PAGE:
Read an Excerpt
It was summertime, and the living was easy for the Red Sox because Marty Rabb was throwing the ball past the New York Yankees in a style to which he’d become accustomed. I was there. In the skyview seats, drinking Miller High Life from a big paper cup, eating peanuts and having a very nice time. I wasn’t supposed to be having a nice time. I was supposed to be working. But now and then you can do both.
For serious looking at baseball there are few places better than Fenway Park. The stands are close to the playing field, the fences are a hopeful green, and the young men in their white uniforms are working on real grass, the authentic natural article; under the actual sky in the temperature as it really is. No Tartan Turf. No Astrodome. No air conditioning. Not too many pennants over the years, but no Texans either. Life is adjustment. And I loved the beer.
The best pitcher I ever saw was Sandy Koufax, and the next best was Marty Rabb. Rabb was left-handed like Koufax, but bigger, and he had a hard slider that waited for you to commit yourself before it broke. While I shelled the last peanut in the bag he laid the slider vigorously on Thurman Munson and the Yankees were out in the eighth. While the sides changed I went for another bag of peanuts and another beer.
The skyviews were originally built in 1946, when the Red Sox had won their next-to-last pennant and had to have additional press facilities for the World Series. They were built on the roof of the grandstand between first and third. Since the World Series was not an annual ritual in Boston the press facilities were converted to box seats. You reached them over boardwalks laid on the tar and gravel roof of the grandstand, and there was a booth up there for peanuts, beer, hot dogs, and programs and another for toilet facilities. All connected with boardwalks. Leisurely, no crowds. I got back to my seat just as the Sox were coming to bat and settled back with my feet up on the railing. Late June, sun, warmth, baseball, beer, and peanuts. Ah, wilderness. The only flaw was that the gun on my right hip kept digging into my back. I adjusted.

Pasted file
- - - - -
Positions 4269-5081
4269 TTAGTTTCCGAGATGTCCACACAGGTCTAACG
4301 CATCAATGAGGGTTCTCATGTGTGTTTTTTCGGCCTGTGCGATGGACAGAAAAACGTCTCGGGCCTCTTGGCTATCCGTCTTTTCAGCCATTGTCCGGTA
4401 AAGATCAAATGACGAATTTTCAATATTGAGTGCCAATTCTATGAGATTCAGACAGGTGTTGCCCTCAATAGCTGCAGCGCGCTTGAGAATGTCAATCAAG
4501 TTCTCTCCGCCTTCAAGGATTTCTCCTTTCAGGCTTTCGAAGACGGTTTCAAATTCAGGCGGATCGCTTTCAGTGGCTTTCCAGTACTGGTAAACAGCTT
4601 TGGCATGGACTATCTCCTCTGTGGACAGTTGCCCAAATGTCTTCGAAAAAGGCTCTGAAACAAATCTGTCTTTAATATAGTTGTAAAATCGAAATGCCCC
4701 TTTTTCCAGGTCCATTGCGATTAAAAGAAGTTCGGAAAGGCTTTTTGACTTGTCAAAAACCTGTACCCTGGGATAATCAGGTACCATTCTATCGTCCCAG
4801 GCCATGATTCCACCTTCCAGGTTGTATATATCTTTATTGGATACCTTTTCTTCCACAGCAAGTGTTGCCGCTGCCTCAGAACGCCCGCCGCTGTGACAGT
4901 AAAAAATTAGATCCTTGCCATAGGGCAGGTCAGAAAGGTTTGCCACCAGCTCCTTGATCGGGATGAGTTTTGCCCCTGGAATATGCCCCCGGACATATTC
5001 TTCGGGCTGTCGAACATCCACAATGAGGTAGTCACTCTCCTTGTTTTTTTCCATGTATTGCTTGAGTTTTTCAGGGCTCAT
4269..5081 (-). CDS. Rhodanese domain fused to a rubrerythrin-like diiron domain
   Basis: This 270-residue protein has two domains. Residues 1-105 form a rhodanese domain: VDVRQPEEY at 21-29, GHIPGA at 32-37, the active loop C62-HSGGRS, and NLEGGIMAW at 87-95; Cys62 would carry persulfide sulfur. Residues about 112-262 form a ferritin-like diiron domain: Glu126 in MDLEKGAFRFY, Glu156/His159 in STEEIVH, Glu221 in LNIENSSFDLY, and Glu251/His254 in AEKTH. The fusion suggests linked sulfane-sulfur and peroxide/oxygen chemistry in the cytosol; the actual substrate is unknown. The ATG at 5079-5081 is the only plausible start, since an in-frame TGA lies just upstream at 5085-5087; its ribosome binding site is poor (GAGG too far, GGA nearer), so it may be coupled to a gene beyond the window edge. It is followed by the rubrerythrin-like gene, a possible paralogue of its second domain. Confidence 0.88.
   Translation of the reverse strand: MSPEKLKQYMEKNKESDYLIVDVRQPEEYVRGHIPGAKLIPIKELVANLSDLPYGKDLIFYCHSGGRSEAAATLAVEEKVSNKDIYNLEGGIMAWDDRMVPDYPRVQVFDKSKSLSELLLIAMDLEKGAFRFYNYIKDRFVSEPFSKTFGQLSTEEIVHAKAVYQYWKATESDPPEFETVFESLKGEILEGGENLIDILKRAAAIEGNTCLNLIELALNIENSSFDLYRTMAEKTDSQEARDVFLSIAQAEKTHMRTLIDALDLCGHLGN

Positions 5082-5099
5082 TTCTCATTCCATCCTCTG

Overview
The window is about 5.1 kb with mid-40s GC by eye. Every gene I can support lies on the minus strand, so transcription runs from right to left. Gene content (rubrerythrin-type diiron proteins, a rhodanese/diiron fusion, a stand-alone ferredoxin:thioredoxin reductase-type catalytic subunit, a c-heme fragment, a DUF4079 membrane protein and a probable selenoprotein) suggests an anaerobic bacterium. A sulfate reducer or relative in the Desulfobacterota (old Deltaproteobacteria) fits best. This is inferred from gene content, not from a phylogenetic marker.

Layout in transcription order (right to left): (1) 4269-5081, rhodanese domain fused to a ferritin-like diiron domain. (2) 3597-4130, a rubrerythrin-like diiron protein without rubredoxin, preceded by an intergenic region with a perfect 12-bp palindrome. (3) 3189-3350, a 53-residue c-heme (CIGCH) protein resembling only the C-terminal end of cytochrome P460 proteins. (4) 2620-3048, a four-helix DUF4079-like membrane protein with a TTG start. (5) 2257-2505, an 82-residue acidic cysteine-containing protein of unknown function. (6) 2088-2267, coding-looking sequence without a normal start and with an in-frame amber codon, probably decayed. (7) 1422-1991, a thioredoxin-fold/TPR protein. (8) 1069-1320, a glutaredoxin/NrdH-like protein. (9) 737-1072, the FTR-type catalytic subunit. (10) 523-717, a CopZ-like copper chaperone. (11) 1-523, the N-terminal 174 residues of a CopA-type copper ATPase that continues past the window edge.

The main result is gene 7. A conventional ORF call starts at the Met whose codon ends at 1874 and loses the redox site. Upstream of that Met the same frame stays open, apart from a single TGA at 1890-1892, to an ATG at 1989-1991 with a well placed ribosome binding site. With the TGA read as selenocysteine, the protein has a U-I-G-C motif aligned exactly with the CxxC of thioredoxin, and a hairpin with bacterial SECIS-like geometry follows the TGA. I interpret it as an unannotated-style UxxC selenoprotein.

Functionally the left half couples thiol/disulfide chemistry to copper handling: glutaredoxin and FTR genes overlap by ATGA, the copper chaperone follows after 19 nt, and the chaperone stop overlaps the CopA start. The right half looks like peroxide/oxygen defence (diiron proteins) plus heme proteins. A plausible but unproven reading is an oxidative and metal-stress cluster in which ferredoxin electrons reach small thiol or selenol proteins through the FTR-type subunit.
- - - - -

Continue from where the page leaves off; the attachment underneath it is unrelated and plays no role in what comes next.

Looking at a ball game is like looking through a stereopticon. Everything seems heightened. The grass is greener. The uniform whites are brighter than they should be. Maybe it’s the containment. The narrowing of focus. On the other hand, maybe it’s the tendency to drink six or eight beers in the early innings. Whatever—Alex Montoya, the Red Sox center fielder, hit a home run in the last of the eighth. Rabb fell upon the Yankee hitters in the ninth like a cleaver upon a lamb chop, and the game was over.
It was a Wednesday, and the crowd was moderate. No pushing and trampling. I strolled on down past them under the stands to the lower level. Down there it was dark and littered. A hundred programs rolled and dropped on the floor. The guys in the concession booths were already rolling down the steel curtains that closed them off like a bunch of rolltop desks. There were a lot of fathers and kids going out. And a lot of old guys with short cigars and plowed Irish faces that seemed in no hurry to leave. Peanut shells crunched underfoot.
Out on Jersey Street I turned right. Next door to the park is an office building with an advance sale ticket office behind plate glass and a small door that says BOSTON AMERICAN LEAGUE BASEBALL CLUB. I went in. There was a flight of stairs, dark wood, the walls a pale green latex. At the top another door. Inside a foyer in the same green latex with a dark green carpet and a receptionist with stiff blue hair. I said to the receptionist, “My name is Spenser. To see Harold Erskine.” I tried to look like a short-relief prospect just in from Pawtucket. I don’t think I fooled her.
She said, “Do you have an appointment?”
I said, “Yes.”
She spoke into the intercom, listened to the answer, and said, “Go in.”
Harold Erskine’s office was small and plain. There were two green file cabinets side by side in a corner, a yellow deal desk opposite the door, a small conference table, two straight chairs, and a window that looked out on Brookline Ave. Erskine was as unpretentious as his office. He was a small plump man, bald on top. The gray that remained was cut close to his head. His face was round and red-cheeked, his hands pudgy. I’d read somewhere that he’d been a minor-league shortstop and hit .327 one year at Pueblo. That had been a while ago; now he looked like a defrocked Santa.